Australian Cardinal George Pell offends truckers with sex abuse analogy
Cardinal Pell, who is now the Vatican's financial controller, was speaking to an Australian commission examining institutional responses to abuse allegations
A Cardinal has provoked outrage after claiming that the Catholic Church should be no more responsible for the abuse of children than a trucking company is of a driver who picks up and molests a woman while on the job.
Cardinal George Pell was speaking to Australia’s royal commission into institutional responses to child sexual abuse on Thursday, via a video link from the Vatican, when he said that there are instances when the Church should not be blamed.
The inquiry is looking at a scheme set up by the Church in 1996, which had independently looked at child abuse allegations, offered free counselling and compensation payments to victims.
“Let me give a non-controversial example. If there is a series, for example, of trucks carrying merchandise around the country, if in fact these are improperly serviced or the drivers are pushed to work for too long, obviously there is a culpability somewhere in the authority chain.
“If in fact the driver of such a truck picks up some lady and then molests her, I don't think it's appropriate – because it is contrary to the policy – for the ownership, the leadership of that company to be held responsible.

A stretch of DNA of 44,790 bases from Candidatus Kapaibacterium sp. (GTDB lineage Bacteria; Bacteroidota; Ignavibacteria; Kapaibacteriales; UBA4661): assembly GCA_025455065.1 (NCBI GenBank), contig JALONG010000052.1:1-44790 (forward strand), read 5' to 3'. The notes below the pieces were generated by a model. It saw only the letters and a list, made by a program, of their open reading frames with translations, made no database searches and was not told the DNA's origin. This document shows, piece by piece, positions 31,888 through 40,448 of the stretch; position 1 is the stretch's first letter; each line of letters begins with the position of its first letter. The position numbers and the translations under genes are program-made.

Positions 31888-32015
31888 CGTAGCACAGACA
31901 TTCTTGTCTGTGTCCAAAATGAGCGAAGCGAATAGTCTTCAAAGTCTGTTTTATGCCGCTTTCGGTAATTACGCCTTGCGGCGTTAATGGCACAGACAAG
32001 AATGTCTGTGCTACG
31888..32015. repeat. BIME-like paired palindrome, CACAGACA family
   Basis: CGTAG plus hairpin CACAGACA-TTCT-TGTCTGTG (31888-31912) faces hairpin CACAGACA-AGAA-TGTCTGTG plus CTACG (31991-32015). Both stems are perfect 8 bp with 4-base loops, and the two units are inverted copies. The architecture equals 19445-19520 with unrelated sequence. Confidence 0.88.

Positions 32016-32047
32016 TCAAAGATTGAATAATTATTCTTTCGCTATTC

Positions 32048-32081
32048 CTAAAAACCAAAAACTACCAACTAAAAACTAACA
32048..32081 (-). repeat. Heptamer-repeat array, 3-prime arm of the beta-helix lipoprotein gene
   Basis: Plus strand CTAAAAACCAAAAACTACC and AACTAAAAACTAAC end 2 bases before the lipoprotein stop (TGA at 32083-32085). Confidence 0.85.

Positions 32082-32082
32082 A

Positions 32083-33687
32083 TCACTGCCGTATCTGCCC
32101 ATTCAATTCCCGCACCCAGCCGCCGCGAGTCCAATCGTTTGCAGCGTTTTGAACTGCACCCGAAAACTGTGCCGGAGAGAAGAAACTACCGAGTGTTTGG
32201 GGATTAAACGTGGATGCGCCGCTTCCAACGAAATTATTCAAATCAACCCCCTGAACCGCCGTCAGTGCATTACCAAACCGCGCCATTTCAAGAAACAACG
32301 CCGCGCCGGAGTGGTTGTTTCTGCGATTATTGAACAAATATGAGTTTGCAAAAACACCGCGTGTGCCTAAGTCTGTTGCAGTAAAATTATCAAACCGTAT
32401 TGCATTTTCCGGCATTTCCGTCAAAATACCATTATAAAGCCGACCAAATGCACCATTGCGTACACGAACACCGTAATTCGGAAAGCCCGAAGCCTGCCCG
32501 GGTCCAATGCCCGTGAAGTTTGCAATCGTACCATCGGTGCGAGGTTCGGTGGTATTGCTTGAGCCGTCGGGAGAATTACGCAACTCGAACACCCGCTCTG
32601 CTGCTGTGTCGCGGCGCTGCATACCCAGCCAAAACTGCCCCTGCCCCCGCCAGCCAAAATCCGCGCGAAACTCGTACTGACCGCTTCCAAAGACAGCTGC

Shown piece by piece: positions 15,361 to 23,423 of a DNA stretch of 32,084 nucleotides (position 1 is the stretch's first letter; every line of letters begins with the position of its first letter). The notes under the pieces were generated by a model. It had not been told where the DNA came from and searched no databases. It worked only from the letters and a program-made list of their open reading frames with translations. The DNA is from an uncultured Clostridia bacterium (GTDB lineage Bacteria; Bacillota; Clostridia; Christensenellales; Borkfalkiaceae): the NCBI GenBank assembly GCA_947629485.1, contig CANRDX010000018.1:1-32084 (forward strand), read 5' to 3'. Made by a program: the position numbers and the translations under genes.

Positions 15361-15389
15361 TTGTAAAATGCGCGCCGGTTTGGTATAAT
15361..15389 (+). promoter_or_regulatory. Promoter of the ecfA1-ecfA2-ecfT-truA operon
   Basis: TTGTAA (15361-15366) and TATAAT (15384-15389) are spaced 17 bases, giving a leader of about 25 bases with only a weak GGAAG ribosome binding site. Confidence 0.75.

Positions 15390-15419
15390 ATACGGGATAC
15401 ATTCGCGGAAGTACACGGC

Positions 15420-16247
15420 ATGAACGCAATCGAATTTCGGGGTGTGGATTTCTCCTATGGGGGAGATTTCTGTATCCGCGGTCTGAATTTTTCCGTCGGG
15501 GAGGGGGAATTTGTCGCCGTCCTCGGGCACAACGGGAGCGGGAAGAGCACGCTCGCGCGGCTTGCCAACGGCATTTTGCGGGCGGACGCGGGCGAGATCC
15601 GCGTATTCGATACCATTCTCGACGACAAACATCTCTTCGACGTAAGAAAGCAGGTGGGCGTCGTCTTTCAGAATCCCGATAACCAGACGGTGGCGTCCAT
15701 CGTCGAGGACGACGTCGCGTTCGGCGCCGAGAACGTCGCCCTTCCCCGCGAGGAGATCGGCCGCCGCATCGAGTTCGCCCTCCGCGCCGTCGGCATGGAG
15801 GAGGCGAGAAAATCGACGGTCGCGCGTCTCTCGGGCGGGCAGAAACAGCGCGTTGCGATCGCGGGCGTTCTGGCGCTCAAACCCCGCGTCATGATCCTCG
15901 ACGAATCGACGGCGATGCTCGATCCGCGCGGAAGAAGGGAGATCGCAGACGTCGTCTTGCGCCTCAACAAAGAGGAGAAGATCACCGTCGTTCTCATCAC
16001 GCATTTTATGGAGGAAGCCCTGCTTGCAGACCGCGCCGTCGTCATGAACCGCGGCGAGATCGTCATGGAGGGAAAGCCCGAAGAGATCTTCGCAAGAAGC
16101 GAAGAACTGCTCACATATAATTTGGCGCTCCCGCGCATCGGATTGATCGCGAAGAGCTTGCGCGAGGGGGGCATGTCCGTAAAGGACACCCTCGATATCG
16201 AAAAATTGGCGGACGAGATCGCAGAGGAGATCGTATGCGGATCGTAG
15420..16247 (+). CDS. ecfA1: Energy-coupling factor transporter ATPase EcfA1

“Similarly, with the Church and the head of any other organisation. If there has been - every precaution has been taken, no warning has been given, it's I think not appropriate for legal culpability to be foisted upon the authority figure.”
He added that legal blame could, however, be attributed if the particular person had been remiss due to bad procedures or preparation by their superior.
Cardinal Pell’s “non-controversial example” left the Chair of the Australian Trucking Association, Noelene Watson, reeling, who took offence to his comments.
“There are more than 170,000 professional truck drivers in Australia” she told the Guardian.
“They have families and children. Cardinal Pell’s analogy is a deep insult to every one of them”, she added, while also saying that his remarks were an effort to deflect attention from the Church.
It was also rubbished by the father of two girls who had been raped by a paedophile priest who said that it was “just absurd, ludicrous, and it was nowhere near a proper analogy to the Catholic Church”, according to the Sydney Morning Herald.
During the hearing, the commission’s Chair, Peter McClellan, referred to Cardinal Pell’s comments and asked whether the relationship between “the truck driver and the casual passenger” is “quite different” to that of a priest who “gains access to a child…with the parents’ consent”. Cardinal Pell replied: “Yes, I would certainly concede that.”
A transcript of the 21 August hearing can be found here.
Cardinal Pell had been called by the commission to answer questions on the Melbourne Response scheme he introduced in 1996 while Archbishop of Melbourne.
The commission says it “investigates how institutions like schools, churches, sports clubs and government organisations have responded to allegations and instances of child sexual abuse”.
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